Tag Archives: Pan Macmillan

Blasts from the Past: Being Dead by Jim Crace (1999)

Cover imageThis is the latest in a series of occasional posts featuring books I read years ago about which I was wildly enthusiastic at the time, wanting to press a copy into as many hands as I could.

I remember someone looking over my shoulder when I was reading Being Dead on my way home from a meeting just before it was published. Of course, I didn’t mind – I’ve done that as discreetly as I can often enough – but I imagine they may have been a little taken aback. Jim Crace’s beautifully expressed novella tells the story of two corpses on a beach while describing the process of their decay in forensic detail.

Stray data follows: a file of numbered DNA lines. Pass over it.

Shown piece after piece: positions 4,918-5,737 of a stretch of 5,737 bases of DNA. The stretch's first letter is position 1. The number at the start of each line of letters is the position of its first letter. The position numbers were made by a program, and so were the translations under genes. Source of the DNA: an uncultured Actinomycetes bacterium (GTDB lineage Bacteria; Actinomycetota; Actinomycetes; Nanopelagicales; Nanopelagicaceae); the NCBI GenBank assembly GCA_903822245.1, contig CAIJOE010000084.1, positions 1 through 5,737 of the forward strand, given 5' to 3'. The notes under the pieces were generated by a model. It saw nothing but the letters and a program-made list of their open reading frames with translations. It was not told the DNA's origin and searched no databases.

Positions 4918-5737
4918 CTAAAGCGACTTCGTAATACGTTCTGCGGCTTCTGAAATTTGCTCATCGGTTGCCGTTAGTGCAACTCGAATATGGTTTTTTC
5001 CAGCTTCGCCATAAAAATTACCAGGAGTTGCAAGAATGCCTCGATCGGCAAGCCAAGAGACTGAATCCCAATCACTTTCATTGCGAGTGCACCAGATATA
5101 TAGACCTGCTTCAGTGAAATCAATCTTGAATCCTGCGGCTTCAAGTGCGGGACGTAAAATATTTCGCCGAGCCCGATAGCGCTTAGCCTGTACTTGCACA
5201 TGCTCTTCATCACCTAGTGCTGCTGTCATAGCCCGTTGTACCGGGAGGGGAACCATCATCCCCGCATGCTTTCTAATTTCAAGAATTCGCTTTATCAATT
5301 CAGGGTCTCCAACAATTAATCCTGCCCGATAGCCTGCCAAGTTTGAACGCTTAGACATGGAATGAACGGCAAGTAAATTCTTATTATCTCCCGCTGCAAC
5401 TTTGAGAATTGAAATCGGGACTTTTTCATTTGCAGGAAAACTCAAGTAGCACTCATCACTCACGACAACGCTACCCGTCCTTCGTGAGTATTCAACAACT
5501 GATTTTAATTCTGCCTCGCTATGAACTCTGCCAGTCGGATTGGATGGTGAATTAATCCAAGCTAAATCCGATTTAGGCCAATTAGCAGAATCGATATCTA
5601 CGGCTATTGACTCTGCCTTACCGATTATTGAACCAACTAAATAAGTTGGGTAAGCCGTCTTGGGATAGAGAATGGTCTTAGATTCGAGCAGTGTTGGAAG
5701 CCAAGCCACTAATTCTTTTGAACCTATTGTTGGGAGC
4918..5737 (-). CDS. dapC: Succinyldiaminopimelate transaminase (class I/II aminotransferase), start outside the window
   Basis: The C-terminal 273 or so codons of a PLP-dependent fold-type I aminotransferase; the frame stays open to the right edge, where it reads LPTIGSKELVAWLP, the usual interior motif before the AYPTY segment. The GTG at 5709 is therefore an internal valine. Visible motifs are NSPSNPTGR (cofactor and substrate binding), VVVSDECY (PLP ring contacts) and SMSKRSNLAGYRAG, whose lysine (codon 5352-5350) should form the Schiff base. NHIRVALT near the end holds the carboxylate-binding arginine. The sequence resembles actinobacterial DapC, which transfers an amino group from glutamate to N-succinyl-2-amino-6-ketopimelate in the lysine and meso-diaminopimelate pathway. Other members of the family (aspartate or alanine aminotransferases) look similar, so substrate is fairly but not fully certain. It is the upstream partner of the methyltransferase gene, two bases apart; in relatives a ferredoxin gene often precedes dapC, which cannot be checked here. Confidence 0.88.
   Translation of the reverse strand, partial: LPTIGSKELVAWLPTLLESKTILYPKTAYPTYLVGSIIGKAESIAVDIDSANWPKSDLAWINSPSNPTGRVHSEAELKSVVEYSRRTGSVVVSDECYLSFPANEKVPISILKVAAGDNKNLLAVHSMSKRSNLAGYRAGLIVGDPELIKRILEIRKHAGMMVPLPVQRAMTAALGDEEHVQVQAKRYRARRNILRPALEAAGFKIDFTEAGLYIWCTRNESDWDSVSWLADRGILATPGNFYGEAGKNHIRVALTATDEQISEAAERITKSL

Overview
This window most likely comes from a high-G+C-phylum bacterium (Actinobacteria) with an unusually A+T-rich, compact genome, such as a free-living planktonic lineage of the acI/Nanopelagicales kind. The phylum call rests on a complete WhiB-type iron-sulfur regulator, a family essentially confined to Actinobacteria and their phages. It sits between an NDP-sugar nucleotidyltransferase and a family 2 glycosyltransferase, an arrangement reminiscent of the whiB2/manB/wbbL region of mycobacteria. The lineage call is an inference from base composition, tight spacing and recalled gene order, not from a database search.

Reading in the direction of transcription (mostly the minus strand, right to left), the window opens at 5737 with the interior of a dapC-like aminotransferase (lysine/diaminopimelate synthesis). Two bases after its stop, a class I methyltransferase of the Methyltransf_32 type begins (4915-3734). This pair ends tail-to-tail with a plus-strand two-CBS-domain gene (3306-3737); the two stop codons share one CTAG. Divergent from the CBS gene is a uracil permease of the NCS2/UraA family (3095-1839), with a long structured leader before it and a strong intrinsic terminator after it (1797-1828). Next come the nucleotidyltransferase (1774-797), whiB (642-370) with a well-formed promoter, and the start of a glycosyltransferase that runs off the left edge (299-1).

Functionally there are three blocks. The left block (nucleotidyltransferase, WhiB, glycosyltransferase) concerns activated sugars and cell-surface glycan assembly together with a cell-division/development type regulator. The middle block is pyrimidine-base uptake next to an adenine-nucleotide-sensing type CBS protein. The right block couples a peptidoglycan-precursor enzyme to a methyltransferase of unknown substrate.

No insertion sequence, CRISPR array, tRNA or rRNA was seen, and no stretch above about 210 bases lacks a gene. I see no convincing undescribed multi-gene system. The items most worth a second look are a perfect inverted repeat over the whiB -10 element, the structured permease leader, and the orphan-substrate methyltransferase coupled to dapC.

On a lovely afternoon a couple lies dead on a beach, their bodies bloody and battered. They have been married for almost thirty years and even in the throes of a violent death they appear devoted, Joseph’s hand curved around Celice’s shin. In acknowledgement of their death, Crace tells us that Being Dead is to be a ‘quivering’, a retelling of their lives in accordance with an ancient custom. So begins the narrative of Joseph and Celice’s life from their first meeting on that same beach, where they made love so many years ago, to their brutal murders. Woven into their story are descriptions of what happens to their bodies as they lie undiscovered for six days. Written in language that is graphic yet poetic, Crace’s novel makes the unbearable and the inevitable something we can look in the face.

Crace came in for a bit of a bashing for the inaccuracy of some of his descriptions, not to mention the lack of evidence for his ‘ancient custom’, for which he had some handy rebuttals, telling his critics that they were based on his observations of animal decomposition when he was out walking. Very polite. He could simply have said ‘it’s fiction’.

What about you, any blasts from the past you’d like to share?